Make your own free website on Tripod.com

Best Viewed with Browser Opened to Full Screen
First Do No Harm

 GO HOMEHome 

Dragon E-mail

      Help / Tips      Help

Snap! Search

Web Options      

yahoo.comMetaCrawler Searchdog-pile search

Search Upcreek

Table of Contents

WildMind Reference DeskWildMind
Library

AskERIC

Medical Dictionary

MedLine

Rxlist.com

InfoPlease

Internet RefDesk

Internet Library

Research It

C/Net: A-Z List

Dictionary

Grammar/Style

Encarta

Britannica (wmind)

WildMind Maps

WildMind Timelines

WildMind Clipart

Version:  B1.0 

TestLab

Up First Do No Harm PPS Intro PPS Reference By Date By Symptoms

The Upcreek Post-Polio "First Do No Harm" page focuses on drugs, treatments, activities, etc. that have been reported to have serious negative effects on people diagnosed with PPS, and specifics of PPS that make it necessary to modify "standard" treatments, such as pain relief or blood pressure medication and anesthesia. It is intended as essential Education aimed at polio survivors, family and medical professionals who care for them. .

copper-dragon.gif (9287 bytes)WB01356_.gif (356 bytes)                                        

Be True To Your PPS and Your Teeth Won't Be False To You: Preventing Complications in Polio Survivors Undergoing Dental Procedures 1996. Bruno, Richard L.,PhD. PPS Monograph Series. Volume 6(1):1-8. Hackensack: Harvest Press. Unfortunately, only a handful of specialists treat Post-Polio Sequelae (PPS) - the unexpected and often disabling fatigue, muscle weakness, joint pain, cold intolerance, and swallowing, sleep and breathing problems - occurring in America's 1.63 million polio survivors 40 years after their acute polio. However, all medical professionals need to be familiar with the neurological damage done by the original poliovirus infection that today causes unnecessary discomfort, excessive physical pain and occasionally serious complications with surgery. This is a brief overview to inform patients and professionals about the cause and prevention of complications in polio survivors undergoing dental surgery.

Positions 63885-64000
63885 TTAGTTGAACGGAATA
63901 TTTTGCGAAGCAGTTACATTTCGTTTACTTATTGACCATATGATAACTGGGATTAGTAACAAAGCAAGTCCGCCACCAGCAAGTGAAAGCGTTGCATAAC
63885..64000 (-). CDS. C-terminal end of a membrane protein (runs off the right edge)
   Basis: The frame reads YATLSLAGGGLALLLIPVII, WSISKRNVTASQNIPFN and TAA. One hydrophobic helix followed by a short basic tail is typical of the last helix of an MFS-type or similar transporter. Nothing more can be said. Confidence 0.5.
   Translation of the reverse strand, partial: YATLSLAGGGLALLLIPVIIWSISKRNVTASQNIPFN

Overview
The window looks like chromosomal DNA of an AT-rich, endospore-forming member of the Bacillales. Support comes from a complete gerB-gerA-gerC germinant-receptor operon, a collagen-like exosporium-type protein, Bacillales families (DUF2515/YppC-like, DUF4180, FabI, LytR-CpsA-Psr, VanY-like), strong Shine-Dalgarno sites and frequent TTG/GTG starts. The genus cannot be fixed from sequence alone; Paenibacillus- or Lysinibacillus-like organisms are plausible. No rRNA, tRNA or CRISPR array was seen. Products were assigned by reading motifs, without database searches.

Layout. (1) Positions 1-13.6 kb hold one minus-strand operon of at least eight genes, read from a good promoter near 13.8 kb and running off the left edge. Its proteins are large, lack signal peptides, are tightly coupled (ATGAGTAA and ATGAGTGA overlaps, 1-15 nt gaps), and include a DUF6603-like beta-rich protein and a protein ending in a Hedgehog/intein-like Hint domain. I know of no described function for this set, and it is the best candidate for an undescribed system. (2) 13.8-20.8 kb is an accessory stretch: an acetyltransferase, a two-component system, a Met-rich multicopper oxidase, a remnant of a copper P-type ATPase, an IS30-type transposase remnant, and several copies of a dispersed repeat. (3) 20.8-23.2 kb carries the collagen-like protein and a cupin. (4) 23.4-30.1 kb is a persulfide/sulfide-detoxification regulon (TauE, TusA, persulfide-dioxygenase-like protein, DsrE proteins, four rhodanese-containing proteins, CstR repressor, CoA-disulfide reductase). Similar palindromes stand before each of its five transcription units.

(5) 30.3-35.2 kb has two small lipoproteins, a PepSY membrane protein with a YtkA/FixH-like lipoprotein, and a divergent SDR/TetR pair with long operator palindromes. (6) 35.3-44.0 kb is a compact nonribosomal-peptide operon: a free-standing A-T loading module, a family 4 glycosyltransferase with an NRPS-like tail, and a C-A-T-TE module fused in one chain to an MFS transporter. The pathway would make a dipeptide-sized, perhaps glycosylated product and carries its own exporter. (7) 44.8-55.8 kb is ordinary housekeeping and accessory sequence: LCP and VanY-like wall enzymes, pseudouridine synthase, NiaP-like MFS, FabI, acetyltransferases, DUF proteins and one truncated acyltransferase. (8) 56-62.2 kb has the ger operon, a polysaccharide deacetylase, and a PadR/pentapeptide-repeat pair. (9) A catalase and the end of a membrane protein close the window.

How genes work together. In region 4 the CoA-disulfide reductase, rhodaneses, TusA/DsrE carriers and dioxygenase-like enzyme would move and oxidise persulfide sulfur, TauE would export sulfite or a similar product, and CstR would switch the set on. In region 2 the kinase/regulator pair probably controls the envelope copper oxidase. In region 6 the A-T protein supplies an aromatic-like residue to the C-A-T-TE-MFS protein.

Do's and Don'ts *Starting Point. "A Guide for Post-Polls: Do's and Don'ts General Therapies and Things to Avoid." Article put together by the Easter Seal Society of Washington. Keywords: Adaptation
Preventing Complications in Polio Survivors Undergoing Surgery 1996. Bruno, Richard L. PhD. PPS Monograph Series. Volume 6(2). Hackensack:Harvest Press. Unfortunately, only a handful of specialists treat Post-Polio Sequelae (PPS) - the unexpected and often disabling fatigue, muscle weakness, joint pain, cold intolerance, and swallowing, sleep and breathing problems - occurring in America's 1.63 million polio survivors 40 years after their acute polio. However, all medical professionals need to be familiar with the neurological damage done by the original poliovirus infection that today causes unnecessary discomfort, excessive physical pain and occasionally serious complications after surgery. This is a brief overview to inform patients and professionals about the cause and prevention of complications in polio survivors undergoing surgery.
Includes: POLIO SURVIVORS' PRE-OP CHECKLIST
Spinal Tap for PPS? NO! 1997/05. Walter, Tom. Over the past couple of years some interesting and exciting discoveries have been made about the polio virus that were unknown before. Researchers at the National Institutes of Health in Bethesda, Maryland (USA) and at the Pasteur Institute in France have been able to identify fragments of mutated polio virus RNA genetic material from the spinal fluid of people who had "wild" polio (like most of us) and from the spinal fluid of those who had the polio vaccines.
What You Should Know About Your Medications 1996. Walker, J.M., Ph.D., PT, AM Whelan, Phar. D. Medications (drugs), may be by prescription (Rx), or Over-The-Counter (OTC). As a polio survivor you should become an informed user of drugs. (Also see WORD OF MOUTH below for more information on medications and treatments that may cause problems)